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LOS ANGELES (AP) - For hundreds of homeless people, posing as phony hospital patients provided them a clean bed and cash. For the hospitals that processed them, it meant a full patient-load and a paycheck from the government.
Now some of those allegedly involved in what authorities say was a massive scheme have been charged with billing government programs for millions of dollars in unnecessary health services.
A hospital CEO was arrested Wednesday after federal agents raided three medical centers. City attorney Rocky Delgadillo's office has also sued the hospitals, saying they used homeless people as "human pawns."
Hospitals in Los Angeles and Orange counties submitted phony Medicare and Medi-Cal bills for hundreds, perhaps thousands, of homeless patients - including drug addicts and the mentally ill - recruited from downtown's Skid Row, state and federal authorities allege.
While treating minor problems that did not require hospitalization, such as dehydration, exhaustion or yeast infections, the hospitals allegedly kept homeless patients in beds for as long as three days and charged the government for the stays.
Search warrants were served Wednesday at City of Angels Medical Center, Los Angeles Metropolitan Medical Center and Tustin Hospital and Medical Center, the FBI said.
Agents arrested Rudra Sabaratnam, CEO of City of Angels hospital, and Estill Mitts, operator of a Skid Row health assessment center, FBI spokeswoman Laura Eimiller said. They were in federal custody and were scheduled to be arraigned Monday.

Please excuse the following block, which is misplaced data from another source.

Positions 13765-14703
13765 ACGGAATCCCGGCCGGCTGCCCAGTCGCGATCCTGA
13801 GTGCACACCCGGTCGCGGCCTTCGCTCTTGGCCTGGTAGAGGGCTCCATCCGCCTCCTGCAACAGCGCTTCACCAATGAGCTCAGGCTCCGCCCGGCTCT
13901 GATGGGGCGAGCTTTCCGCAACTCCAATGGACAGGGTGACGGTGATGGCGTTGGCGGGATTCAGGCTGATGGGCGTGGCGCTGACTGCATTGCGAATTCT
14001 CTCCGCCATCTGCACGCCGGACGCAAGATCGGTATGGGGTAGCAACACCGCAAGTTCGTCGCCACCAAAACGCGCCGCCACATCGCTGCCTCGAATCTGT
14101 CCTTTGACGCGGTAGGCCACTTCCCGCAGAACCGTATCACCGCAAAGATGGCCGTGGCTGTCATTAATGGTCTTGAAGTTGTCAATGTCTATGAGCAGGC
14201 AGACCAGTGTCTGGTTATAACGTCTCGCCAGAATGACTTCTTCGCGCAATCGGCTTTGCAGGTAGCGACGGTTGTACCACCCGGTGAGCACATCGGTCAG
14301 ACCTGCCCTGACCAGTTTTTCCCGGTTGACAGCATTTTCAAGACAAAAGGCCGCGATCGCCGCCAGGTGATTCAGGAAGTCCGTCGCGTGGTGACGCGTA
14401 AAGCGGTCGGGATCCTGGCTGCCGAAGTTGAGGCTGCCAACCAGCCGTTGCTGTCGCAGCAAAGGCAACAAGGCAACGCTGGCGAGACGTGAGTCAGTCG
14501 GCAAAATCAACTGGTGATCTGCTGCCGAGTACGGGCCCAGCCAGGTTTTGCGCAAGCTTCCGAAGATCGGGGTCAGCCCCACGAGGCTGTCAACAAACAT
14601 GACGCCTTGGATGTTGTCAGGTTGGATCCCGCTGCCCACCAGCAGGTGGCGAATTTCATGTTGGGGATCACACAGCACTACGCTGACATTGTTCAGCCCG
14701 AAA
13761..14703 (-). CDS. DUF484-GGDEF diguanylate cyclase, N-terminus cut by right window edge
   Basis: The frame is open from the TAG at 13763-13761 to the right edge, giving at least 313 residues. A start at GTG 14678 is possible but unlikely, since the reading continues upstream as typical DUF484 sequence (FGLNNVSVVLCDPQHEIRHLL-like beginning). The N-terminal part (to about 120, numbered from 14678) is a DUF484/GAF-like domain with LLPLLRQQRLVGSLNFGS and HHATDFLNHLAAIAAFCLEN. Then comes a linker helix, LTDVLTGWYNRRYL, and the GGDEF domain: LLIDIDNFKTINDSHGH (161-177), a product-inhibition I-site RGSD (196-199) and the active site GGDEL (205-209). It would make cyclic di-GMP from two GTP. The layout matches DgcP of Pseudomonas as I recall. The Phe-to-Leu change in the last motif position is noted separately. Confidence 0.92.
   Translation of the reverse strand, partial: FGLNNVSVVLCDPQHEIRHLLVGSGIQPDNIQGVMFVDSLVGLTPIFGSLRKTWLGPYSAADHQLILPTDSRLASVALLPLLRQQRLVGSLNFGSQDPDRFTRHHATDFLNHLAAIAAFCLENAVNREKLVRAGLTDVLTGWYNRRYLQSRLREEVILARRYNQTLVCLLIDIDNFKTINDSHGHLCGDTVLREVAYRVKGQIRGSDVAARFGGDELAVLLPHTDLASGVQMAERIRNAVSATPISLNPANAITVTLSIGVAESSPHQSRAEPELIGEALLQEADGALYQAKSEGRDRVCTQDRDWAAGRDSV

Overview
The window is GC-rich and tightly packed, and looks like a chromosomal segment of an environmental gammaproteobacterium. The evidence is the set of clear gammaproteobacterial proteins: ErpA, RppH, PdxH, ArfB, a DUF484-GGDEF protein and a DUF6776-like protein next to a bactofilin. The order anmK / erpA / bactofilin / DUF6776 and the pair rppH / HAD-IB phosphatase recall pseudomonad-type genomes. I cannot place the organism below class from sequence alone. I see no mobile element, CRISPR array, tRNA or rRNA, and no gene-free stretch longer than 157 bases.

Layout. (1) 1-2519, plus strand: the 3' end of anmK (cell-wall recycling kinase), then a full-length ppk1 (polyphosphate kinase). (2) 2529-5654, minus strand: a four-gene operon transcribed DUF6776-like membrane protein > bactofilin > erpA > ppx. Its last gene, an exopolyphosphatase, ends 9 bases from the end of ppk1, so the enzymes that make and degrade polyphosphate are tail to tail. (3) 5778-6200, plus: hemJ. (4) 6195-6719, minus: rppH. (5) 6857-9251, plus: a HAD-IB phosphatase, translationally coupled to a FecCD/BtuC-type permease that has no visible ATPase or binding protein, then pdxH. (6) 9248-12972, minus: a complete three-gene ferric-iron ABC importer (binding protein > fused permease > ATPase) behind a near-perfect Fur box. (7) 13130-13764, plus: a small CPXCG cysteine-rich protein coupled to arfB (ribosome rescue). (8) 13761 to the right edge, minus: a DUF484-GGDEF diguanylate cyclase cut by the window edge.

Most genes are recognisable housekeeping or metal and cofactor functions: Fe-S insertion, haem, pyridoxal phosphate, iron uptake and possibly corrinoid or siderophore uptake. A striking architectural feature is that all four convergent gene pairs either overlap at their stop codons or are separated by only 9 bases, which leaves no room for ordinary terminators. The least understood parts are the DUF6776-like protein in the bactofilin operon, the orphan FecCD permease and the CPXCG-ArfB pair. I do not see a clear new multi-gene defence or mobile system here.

A 21-count indictment unsealed Wednesday charged both men with conspiring to receive and take kickbacks for patient referrals and to commit health care fraud. Sabaratnam also was charged with paying kickbacks and Mitts was charged with money laundering and tax evasion.
If convicted, Sabaratnam could face 50 years in federal prison, and Mitts could face 140 years, authorities said.
Bond for Mitts was set at $25,000. He was expected to be released Wednesday night to home detention, said Thom Mrozek, a spokesman for the U.S. attorney's office. Sabaratnam's bond hearing was set for Thursday.
Sabaratnam's lawyer Dominic Cantalupo, and Mitts' lawyer John Vandevelde did not immediately return calls seeking comment.
U.S. Attorney Thomas O'Brien said he expects additional charges in the case.
"This is one of several major medical fraud investigations that are ongoing," he said. "There's too much money being illegally stripped from public health care programs and the potential impact to those with a legitimate need is too great to let such fraud escape federal prosecution."
The city attorney's office said it filed a lawsuit against the corporate owners of the three hospitals - along with Sabaratnam, several doctors and others - in connection with the alleged scheme.
The investigation began in 2006 as Los Angeles police looked into reports that hospitals were dumping homeless patients on Skid Row streets.
Representatives of the hospitals did not immediately respond to calls seeking comment. Los Angeles Metropolitan and the Tustin hospital are owned by Pacific Health Corp., and Los Angeles-based Intercare Health Systems owns City of Angels.
Associated Press writer Robert Jablon contributed to this report
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